USING EMERGENCY CONTRACEPTION
What is Emergency Birth Control
Emergency Birth Control, also called Emergency Contraception (EC) can be used AFTER unprotected vaginal-penile sex (sex without birth control) to reduce the chance of getting pregnant. Examples of unprotected sex may include:
- When birth control fails (e.g., condom slipped off or broke, birth control pills were missed)
- When sperm gets inside the vagina (e.g., while using the withdrawal method)
- When sex happened without using a reliable birth control method
- Sexual Assault
There are 4 types of EC that are available:
- Copper IUD
- Progesterone Emergency Birth Control Pill (Brand name “Plan B” or sometimes called the morning after pill)
- Ulipristal Acetate Pill (Brand name Ella)
- Yupze Method (using combined hormonal birth control pills)
How does EC work?
- Some methods prevent pregnancy by stopping the release of an egg (ovulation), while others prevent fertilization.
How effective is EC?
- The copper IUD is the most effective method of EC. It is 99% effective at preventing pregnancy if inserted up to seven days after unprotected vaginal sex.
- Emergency Contraceptive Pills range in effectiveness from 50% – 80%, depending on which type and when they are taken.
How can I get Emergency Birth Control?
- A Copper IUD is the most effective and requires a visit with a health care provider who is trained in IUD insertion, such as a physician or Nurse Practitioner. In British Columbia you can visit emergencyiud.com to find a health care provider close to you who can do a same day or next day Copper IUD insertion for emergency contraception.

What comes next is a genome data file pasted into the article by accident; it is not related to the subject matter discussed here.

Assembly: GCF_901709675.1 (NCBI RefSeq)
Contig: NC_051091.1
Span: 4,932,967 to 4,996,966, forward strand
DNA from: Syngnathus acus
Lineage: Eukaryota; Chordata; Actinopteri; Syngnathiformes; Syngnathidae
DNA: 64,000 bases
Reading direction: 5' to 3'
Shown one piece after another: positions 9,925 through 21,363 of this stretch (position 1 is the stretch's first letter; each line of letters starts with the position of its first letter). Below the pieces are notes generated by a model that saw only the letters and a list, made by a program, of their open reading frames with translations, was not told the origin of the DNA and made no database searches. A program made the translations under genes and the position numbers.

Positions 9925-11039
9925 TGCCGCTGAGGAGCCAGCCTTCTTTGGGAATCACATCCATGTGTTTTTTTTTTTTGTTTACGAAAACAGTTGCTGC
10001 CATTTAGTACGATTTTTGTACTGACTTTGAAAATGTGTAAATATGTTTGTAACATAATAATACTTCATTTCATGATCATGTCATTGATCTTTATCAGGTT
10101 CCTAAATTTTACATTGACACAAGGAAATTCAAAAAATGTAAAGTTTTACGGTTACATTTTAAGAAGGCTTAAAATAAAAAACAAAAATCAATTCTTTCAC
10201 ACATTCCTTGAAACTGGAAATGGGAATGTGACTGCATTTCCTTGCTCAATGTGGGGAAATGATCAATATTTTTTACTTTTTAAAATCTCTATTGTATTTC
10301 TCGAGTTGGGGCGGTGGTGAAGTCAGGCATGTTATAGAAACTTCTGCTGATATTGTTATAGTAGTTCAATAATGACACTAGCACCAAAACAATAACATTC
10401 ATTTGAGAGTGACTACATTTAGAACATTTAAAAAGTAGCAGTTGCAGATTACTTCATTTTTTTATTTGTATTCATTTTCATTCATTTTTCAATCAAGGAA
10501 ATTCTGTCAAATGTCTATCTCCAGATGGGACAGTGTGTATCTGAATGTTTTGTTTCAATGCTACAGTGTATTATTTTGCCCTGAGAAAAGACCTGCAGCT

- Progesterone only Emergency Contraceptive Pills (such as plan B) are available at all Options clinics, most youth clinics, emergency departments, and pharmacies without a prescription.
- You can call or email Sex Sense to find a clinic near you.
- Consider buying EC pills ahead of time to have “on hand”.
Seems confusing? We’re here for you!
We know it can be confusing to choose a method. We are here to help. Our Options for Sexual Health Clinics are staffed by health care professionals who are there to answer your questions. They can help you learn how to use the method you choose and bring you back in to check in on how the method is working for you.
Between visits or any time, our Sex Sense team is there to answer any questions you might have by phone (1-800-739-7367) or by email at SexSense.org
This is general information and should not be used in place of individual consultation with a qualified healthcare provider.